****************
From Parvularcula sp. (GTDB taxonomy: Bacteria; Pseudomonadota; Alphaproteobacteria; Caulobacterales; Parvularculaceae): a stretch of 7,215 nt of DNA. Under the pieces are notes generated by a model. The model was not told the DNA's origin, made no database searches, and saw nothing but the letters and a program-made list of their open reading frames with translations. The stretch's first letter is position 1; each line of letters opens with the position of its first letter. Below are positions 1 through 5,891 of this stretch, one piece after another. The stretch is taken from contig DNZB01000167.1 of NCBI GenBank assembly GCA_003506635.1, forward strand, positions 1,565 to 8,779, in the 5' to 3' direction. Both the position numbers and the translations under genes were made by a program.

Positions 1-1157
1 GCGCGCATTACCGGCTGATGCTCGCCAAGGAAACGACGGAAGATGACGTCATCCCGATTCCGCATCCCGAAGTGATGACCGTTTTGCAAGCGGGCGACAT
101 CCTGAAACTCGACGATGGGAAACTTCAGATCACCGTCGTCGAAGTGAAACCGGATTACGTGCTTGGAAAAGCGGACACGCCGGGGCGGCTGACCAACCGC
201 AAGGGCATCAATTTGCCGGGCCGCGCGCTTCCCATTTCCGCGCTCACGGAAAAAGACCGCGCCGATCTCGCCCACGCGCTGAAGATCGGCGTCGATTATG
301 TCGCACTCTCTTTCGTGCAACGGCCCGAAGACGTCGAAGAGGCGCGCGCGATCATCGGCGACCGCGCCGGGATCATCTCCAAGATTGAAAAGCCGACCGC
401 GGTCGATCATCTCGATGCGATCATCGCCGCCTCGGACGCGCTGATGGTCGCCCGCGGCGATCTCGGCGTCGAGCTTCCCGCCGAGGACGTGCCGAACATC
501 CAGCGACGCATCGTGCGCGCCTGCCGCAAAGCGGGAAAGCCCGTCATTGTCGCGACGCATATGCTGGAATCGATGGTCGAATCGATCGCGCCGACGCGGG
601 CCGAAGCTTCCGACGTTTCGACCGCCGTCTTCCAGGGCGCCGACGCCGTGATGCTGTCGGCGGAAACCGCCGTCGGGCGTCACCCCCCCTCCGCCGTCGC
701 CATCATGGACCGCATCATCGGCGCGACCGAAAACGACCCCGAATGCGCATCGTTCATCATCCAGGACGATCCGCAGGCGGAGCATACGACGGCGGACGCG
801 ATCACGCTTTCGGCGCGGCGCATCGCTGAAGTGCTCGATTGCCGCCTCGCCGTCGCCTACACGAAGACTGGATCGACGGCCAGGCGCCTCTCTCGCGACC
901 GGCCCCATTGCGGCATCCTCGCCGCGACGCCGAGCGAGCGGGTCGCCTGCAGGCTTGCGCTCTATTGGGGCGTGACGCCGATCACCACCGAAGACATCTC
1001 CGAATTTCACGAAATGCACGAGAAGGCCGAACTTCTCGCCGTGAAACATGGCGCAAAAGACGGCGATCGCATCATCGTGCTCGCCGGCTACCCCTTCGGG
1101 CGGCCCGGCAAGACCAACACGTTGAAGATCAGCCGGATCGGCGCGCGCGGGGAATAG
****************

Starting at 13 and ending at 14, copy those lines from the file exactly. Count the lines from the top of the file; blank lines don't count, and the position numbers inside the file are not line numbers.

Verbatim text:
1001 CGAATTTCACGAAATGCACGAGAAGGCCGAACTTCTCGCCGTGAAACATGGCGCAAAAGACGGCGATCGCATCATCGTGCTCGCCGGCTACCCCTTCGGG
1101 CGGCCCGGCAAGACCAACACGTTGAAGATCAGCCGGATCGGCGCGCGCGGGGAATAG